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Ramzy, I. (1974). How the Mind of the Psychoanalyst Works: An Essay on Psychoanalytic Inference. Int. J. Psycho-Anal., 55:543-550.

(1974). International Journal of Psycho-Analysis, 55:543-550

How the Mind of the Psychoanalyst Works: An Essay on Psychoanalytic Inference Related Papers

Ishak Ramzy

Unbelievable as it may sound, in the whole vast library of psychoanalysis—clinical, theoretical, technical or applied—there are hardly any references which outline the logical guidelines or the methodological rules which the analyst follows in order to understand his patient. Works on psychoanalytic technique are replete with the rules of therapy—with the timing, the types and the ways of formulating the comments which the analyst can convey to his analysand. However, the analyst's interpretations can only be derived from his own understanding of the patient's story and frequently they are only a part of the inferences the analyst makes first in his own mind as he listens along, hour after hour, to what the patient talks about.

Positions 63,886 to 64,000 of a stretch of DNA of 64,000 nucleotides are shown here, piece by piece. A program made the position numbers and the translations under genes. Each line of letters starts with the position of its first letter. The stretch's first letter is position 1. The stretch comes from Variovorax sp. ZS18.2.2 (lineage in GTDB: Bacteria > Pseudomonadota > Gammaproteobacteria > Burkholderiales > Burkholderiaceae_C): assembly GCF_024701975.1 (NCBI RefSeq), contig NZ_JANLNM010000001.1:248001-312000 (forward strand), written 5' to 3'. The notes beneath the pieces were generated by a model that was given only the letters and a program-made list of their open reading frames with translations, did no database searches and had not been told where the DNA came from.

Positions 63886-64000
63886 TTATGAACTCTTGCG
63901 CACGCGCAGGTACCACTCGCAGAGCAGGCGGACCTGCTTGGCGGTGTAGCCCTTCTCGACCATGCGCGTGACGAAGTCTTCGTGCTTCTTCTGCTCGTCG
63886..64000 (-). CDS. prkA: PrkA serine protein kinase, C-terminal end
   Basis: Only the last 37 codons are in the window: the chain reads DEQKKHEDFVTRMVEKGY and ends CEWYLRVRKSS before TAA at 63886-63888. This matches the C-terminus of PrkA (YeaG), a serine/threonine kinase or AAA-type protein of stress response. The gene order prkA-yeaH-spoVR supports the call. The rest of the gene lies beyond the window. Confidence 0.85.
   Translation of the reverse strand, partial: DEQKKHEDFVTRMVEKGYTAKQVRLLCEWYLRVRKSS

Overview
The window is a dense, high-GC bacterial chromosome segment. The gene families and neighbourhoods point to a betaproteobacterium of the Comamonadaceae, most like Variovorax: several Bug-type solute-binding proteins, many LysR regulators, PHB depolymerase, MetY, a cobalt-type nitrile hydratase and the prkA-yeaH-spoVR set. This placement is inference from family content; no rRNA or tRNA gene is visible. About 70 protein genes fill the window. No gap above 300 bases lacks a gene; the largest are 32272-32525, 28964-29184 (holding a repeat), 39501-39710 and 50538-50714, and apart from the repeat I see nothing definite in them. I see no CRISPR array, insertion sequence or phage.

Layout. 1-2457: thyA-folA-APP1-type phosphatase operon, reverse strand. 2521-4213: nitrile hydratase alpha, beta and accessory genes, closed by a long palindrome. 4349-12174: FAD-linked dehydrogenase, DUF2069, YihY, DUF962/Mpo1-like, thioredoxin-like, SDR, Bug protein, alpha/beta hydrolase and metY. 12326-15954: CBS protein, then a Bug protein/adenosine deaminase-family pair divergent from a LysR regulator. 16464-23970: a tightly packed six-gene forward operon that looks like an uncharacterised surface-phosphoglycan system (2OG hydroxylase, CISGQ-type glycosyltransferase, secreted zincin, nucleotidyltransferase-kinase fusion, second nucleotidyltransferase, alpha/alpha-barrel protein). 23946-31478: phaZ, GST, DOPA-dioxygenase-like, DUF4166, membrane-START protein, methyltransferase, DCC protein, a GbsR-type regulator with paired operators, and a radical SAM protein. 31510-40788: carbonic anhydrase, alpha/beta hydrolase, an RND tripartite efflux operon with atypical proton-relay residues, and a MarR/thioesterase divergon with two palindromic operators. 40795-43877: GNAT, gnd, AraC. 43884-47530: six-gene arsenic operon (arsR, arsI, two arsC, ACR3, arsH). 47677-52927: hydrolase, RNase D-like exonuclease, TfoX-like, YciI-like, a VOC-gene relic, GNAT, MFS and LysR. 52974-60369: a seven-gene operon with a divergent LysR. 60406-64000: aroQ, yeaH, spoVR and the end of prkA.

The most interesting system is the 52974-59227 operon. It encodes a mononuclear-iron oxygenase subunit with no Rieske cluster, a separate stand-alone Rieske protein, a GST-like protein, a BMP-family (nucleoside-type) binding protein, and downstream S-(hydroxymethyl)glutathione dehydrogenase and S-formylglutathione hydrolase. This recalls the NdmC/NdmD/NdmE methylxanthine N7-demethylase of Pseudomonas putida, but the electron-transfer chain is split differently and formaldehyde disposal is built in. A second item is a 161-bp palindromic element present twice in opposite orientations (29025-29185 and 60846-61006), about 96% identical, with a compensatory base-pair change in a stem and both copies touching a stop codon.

Dispersed in Freud's monumental works, especially in his earlier clinical writings, can only be found a few passages where he gives an occasional description of how he reasoned out what he observed, or statements in misleadingly simple language of one or the other logical tenets he followed in reaching his conclusions. As time went by, the various theoretical constructs and working hypotheses developed by generations of psychoanalysts became intermingled within the clinical accounts and taken for granted as if they were self-evident facts which needed no further proof or explanation.

A careful scrutiny of the literature would turn up, of course, several contributions which deal directly or indirectly with the psychoanalytic method.

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